P.S. I am not condoning the actions of Anonymous in any way, this guy just seems like he could use some more schooling. (and he got some schooling in the great college of Real Life!)
Love the new design! It's very slick and open. Good job!
I think Apple is less concerned with naked girls now. The main issue back then was that they didn't want the app store overrun with cheap knockoff apps that all had varying degrees of quality of naked girls (From dubious sources). Apple wanted to legitimize the app store as a content delivery model for genuine businesses, not just some guy that knows how to put sexy images into an iphone app.
Now that magazines/newspapers are on board with the app store (the iPad was crucial to that), I think we'll see Apple being a little less of a mommy about content.
At least, that's what I hope. Gotta look on the bright side, eh?
I can tell you I am completely satisfied with ATT, but ONLY when I'm in Brooklyn. In fact, 3G service has better latency than my cable connection through Cablevision.
As soon as I go to Manhattan, ATT provides the most horrible experience I've ever had with a phone.
I'm not totally sure if this is ATTs fault though, for two reasons: 1.) Buildings interfere with cell signal, and 2.) Tons of people there have an iPhone/smartphone.
I find that the latency in Manhattan (especially lower down in Hell's Kitchen, the Village, or near the WTC) can sometimes be atrocious, especially when just coming out of the subway. When you're looking up directions or reviews, you don't want to have to wait a minute for results to come back... That minute can feel like much longer especially if it's freezing cold out.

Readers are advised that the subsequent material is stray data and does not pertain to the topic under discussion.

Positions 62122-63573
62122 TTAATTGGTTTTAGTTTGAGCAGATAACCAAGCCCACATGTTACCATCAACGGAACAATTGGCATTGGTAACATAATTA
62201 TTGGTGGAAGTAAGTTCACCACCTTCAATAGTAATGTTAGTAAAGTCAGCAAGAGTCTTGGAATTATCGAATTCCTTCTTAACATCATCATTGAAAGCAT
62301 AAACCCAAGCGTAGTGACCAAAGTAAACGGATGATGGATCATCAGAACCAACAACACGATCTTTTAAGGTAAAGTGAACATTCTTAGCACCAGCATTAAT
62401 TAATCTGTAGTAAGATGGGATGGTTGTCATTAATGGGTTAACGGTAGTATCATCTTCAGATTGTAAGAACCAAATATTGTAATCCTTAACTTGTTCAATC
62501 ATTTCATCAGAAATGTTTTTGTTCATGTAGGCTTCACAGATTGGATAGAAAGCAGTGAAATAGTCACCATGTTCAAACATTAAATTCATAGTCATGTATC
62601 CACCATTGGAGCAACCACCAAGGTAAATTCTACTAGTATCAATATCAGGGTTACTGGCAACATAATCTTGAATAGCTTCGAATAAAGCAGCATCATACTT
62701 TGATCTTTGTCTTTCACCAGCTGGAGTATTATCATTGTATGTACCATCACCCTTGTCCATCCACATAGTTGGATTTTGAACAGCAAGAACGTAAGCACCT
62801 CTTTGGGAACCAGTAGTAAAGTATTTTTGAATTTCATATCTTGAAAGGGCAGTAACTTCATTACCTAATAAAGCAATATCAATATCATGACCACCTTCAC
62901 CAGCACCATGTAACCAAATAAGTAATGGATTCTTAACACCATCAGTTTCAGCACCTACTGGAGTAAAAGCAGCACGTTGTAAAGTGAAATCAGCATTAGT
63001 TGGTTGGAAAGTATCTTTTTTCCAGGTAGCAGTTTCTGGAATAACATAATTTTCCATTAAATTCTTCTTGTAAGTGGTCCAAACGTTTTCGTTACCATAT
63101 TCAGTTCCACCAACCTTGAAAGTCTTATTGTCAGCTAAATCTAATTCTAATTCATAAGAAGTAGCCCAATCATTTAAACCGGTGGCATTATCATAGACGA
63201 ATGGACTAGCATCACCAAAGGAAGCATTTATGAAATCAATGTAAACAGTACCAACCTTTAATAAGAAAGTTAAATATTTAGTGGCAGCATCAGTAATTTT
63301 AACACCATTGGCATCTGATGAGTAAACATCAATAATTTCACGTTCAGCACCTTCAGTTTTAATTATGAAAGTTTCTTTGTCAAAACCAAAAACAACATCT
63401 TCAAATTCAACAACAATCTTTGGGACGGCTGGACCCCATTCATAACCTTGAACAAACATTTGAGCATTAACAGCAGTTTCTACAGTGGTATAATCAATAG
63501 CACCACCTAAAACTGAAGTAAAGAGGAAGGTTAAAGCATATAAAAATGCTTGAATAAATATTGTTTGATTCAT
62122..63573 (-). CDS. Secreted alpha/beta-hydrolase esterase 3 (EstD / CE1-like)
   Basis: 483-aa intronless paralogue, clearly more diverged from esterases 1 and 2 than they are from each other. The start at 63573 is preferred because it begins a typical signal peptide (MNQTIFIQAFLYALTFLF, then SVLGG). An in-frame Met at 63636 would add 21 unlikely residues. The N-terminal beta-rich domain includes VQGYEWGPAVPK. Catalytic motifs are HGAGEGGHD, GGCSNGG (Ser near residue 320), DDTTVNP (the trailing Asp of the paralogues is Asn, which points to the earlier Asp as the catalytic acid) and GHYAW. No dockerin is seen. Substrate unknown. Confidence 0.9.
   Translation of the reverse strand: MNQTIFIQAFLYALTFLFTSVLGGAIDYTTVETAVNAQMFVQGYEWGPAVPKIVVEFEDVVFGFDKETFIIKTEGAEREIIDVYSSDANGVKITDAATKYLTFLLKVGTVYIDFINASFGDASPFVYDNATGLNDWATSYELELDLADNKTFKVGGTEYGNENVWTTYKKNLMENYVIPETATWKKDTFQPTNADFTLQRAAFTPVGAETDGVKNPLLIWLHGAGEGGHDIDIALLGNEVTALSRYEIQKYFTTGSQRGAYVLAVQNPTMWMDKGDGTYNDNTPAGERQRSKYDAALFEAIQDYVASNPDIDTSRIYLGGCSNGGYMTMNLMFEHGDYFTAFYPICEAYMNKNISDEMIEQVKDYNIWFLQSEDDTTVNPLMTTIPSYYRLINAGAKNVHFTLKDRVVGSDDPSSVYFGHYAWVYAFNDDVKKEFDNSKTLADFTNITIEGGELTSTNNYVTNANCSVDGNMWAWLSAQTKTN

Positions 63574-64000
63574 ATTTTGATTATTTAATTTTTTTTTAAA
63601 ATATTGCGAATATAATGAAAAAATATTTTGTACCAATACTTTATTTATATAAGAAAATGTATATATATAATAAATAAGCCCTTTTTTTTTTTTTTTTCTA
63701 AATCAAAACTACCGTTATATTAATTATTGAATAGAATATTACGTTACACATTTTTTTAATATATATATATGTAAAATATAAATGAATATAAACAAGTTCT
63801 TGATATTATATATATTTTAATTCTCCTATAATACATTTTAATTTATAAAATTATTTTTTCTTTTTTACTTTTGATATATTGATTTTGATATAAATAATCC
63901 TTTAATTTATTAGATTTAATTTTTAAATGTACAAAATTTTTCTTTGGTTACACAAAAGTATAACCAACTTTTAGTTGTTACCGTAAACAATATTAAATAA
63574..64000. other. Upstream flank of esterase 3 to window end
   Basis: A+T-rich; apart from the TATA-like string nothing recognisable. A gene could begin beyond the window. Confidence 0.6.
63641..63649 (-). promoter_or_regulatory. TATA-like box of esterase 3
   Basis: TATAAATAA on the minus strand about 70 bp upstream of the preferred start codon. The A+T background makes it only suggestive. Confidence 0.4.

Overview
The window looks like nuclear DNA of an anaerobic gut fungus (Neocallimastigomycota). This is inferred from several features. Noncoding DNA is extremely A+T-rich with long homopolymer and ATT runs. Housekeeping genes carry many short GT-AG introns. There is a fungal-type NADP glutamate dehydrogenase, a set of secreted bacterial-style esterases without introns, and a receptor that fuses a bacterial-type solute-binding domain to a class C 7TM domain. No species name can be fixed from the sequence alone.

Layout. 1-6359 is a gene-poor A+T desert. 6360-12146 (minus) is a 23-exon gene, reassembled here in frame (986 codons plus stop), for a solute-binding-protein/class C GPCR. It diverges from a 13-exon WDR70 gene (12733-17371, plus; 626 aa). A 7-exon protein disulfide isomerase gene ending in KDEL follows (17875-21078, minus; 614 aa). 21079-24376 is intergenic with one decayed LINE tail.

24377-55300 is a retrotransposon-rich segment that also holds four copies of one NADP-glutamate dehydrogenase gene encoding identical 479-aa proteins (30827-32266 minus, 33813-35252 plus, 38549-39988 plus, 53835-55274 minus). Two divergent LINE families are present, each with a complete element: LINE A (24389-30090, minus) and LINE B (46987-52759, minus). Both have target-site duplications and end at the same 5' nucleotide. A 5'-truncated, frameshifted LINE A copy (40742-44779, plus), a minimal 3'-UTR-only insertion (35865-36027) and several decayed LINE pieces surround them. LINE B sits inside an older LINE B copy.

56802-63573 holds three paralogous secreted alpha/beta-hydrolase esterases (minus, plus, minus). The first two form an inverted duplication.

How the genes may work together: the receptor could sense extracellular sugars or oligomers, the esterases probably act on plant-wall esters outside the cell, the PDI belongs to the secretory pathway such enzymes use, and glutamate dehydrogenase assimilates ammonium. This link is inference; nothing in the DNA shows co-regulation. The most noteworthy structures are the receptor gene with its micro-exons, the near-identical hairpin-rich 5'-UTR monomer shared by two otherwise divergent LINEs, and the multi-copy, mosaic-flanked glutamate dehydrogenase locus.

Does android on verizon or sprint have similar issues, or is it just ATT? Anyone?
In late 90s and early 2000s I managed a university's student computer labs. These weren't some podunk labs with 2 or 3 machines but entire buildings sometimes with 100-200 Windowsmachines and another 30% of them were Macintosh machines. (There were a few linux labs and when I left, we had 2 linux machines per lab)
If you knew the troubles we had getting the students to even use the Macs just for checking email, it could be a lesson in salesmanship. As it was, even when the windows machines were at 100% usage, you would see a long line stretching PAST the Macs while people waited for the windows machines. Hell, I'd see people more likely to use the Linux machines than Macs.
That wasn't because of vendor lockin. That was because no sites worked in any other browser except IE on a Windows computer.
Does anyone else remember the horror of the web back then? Ugh, it was a travesty.
There's a bug if you turn off instant search and you have a background image; if you start typing it just removes the background image and everything shifts around on the page.
I find myself using the url bar in Chrome for google searches more often anyways. Since it guesses URLs as well as doing google searches, it is more efficient than using the google homepage.
"Ignorance is the soil in which belief in miracles grows." -- Robert G. Ingersoll